If you are interested in blogging or want to promote your book, please contact E. B. Davis at writerswhokill@gmail.com.


Here are the upcoming WWK interviews for the month of July!

July 4th Christopher Huang, A Gentleman's Murder

July 11th V. M. Burns, The Plot Is Murder

July 18th Edith Maxwell (Maddie Day), Death Over Easy

July 25th Shari Randall, Against The Claw


Our July Saturday Guest Blogger Schedule: 7/7--Mary Feliz, 7/14--Annie Hogsett, 7/21--Margaret S. Hamilton, 7/28--Kait Carson.

Our special bloggers for the fifth Monday and Tuesday of July--Kaye George and Paula Gail Benson.


Please welcome two new members to WWK--Annette Dashofy, who will blog on alternative Sundays with Jim Jackson, and Nancy Eady, who will blog on every fourth Monday. Thanks for blogging with us Annette and Nancy!


Congratulations to our writers for the following publications:

Annette Dashofy's Uneasy Prey was released in March. It is the sixth Zoe Chambers Mystery. The seventh, Cry Wolf, will be released on September 18th. Look for E. B. Davis's interview with Annette on September 19th.

Carla Damron's quirky short story, "Subplot", was published in the Spring edition of The Offbeat Literary Journal. You can find it here: http://offbeat.msu.edu/volume-18-spring-2018/


Tina Whittle's sixth Tai Randolph mystery, Necessary Ends, debuts on April 3, 2018. Look for it here. Tina was nominated for a Derringer Award for her novelette, "Trouble Like A Freight Train Coming." We're all crossing our fingers for her.

James M. Jackson's Empty Promises, the next in the Seamus McCree mystery series (5th), was published on April 3, 2018. Purchase links are here. He's working on Seamus McCree #6 (False Bottom)


Dark Sister, a poetry collection, is Linda Rodriguez's tenth published book. It's available for sale here:


Shari Randall's "Pets" will be included in Chesapeake Crimes: Fur, Feathers, and Felonies anthology, which will be published in 2018. In the same anthology "Rasputin," KM Rockwood's short story, will also be published. Her short story "Goldie" will be published in the Busted anthology, which will be released by Level Best Books on April 25th.


Shari Randall's second Lobster Shack Mystery, Against the Claw, will be available in July 31, 2018.

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Thursday, October 6, 2011

The Tiger Within

I could often have been called a workaholic. Work always enriched my life. Therefore, I can certainly understand writing coaches who urge, “Put ass to chair and write every day even if it looks like garbage.”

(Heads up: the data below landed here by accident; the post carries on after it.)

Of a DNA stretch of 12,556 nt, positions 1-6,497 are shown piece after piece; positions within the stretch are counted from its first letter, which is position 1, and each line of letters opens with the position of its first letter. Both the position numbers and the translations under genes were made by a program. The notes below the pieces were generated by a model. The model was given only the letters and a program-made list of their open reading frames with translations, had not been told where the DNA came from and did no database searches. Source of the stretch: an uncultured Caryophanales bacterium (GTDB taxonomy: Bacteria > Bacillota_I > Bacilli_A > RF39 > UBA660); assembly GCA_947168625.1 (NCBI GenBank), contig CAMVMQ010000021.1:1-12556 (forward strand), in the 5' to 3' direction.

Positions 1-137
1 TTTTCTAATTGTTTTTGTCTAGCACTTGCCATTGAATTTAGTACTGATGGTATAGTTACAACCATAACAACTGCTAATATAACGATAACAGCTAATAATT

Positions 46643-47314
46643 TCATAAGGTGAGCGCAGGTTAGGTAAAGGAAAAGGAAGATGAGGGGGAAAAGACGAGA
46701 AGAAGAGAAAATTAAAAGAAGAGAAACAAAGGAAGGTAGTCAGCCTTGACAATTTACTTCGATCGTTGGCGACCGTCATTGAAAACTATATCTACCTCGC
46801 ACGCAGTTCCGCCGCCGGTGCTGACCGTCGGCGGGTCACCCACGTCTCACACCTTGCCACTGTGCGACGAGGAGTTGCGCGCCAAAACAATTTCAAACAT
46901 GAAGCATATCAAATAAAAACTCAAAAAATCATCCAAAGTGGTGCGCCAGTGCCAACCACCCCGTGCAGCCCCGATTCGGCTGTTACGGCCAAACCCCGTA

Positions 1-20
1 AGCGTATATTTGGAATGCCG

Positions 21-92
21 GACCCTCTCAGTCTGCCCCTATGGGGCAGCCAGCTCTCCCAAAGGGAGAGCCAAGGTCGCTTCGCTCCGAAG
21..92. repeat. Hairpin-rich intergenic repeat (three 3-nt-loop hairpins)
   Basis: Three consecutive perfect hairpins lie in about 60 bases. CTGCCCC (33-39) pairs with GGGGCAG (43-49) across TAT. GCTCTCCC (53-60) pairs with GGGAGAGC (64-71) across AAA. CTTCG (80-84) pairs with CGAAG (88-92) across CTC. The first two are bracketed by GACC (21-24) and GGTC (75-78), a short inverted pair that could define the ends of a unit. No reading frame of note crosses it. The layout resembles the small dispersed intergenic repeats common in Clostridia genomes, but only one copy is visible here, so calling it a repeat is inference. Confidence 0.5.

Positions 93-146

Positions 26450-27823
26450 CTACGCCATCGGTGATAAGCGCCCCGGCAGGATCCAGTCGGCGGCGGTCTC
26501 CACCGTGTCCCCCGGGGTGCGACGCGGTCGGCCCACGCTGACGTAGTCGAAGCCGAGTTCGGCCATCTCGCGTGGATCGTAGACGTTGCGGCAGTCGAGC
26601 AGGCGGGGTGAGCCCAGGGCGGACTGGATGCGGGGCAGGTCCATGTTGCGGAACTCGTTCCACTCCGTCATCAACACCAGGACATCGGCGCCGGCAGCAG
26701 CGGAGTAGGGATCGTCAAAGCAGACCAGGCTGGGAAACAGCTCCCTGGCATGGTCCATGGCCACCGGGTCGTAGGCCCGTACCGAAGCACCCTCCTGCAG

Writers have favorite pens. Some create on computers. Others must write in longhand first. I’ve known writers who go on retreats to work among monks with vows of silence. There are writers who need deadlines and other writers who never meet these deadlines.

Do any of these approaches make sitting down every day to write easier? Maybe if you have the true Puritan ethic as it existed when Puritanism first came into being. Suffering and self-denial used to be very good things. When caught up in a story and the characters a writer might rush to sit down every day but the magic doesn’t last forever.

I found a burst of creativity and willingness to write every day after I moved my computer because I thought the wall connection might be causing my internet connection to fail. I was wrong but I received secondary gains. Writing came more easily in the new spot. I was further inspired after I stopped trying to understand characters I’d been working on and decided they were at best crazy and at worst in a state of arrested development. I latched onto characters I like.

On the wall, close to my computer’s new position is the first picture I bought in America. It’s a tiger that fills the canvas. When I bought it, the tiger was bright orange and yellow and carved out of the background with bold black strokes. I wanted the tiger for its free lens9078161_1265116439tiger-sittingspirit and ferocity.

The colors have faded. The tiger blends more naturally into the sandy background. The orange has a pink tinge like flushed skin. The animal isn’t mellow or friendly. It sits, enormous front paws at rest, looking out and inward at the same time.

How can a canvas change so much? I must see what I want to see, you might say. I know about Rorschach and all the strange images and pornography that can be seen in innocent ink-blots. But it’s not just my eyes that alter the picture’s mood. The canvas has absorbed more of the colors that have been bleached by sunshine. I think the change is good like the new position of my computer.

Do you have strategies to jump start the creative juices?

3 comments:

Warren Bull said...

My muse has a way of turning on when I'm trying to turn my mind off and go to sleep.

E. B. Davis said...

I'm a workaholic too, Pauline. Problem is, I work at everything, around the house, on the blog, interviewing, writing shorts and my WIP. My fractured time is frustrating. Sitting down to write is a problem, but not half the problem of thinking time.

The discussion of pantsers vs. plotters seems silly to me because I employ both methods. After I plot, when I put word to the page, then, within my plotted framework, I become the pantser.

It's having time, time alone without competing tasks that defeats me.

Pauline Alldred said...

I think being in the dark and when it's quieter turns up the imagination, Warren. My own inner critic wakes me up in the middle of the night sometimes.

There's always something is such a true statement in my life, Elaine. And I guess I should be grateful for that because, when the statement is no longer true, it won't be finding time to write that preoccupies my mind.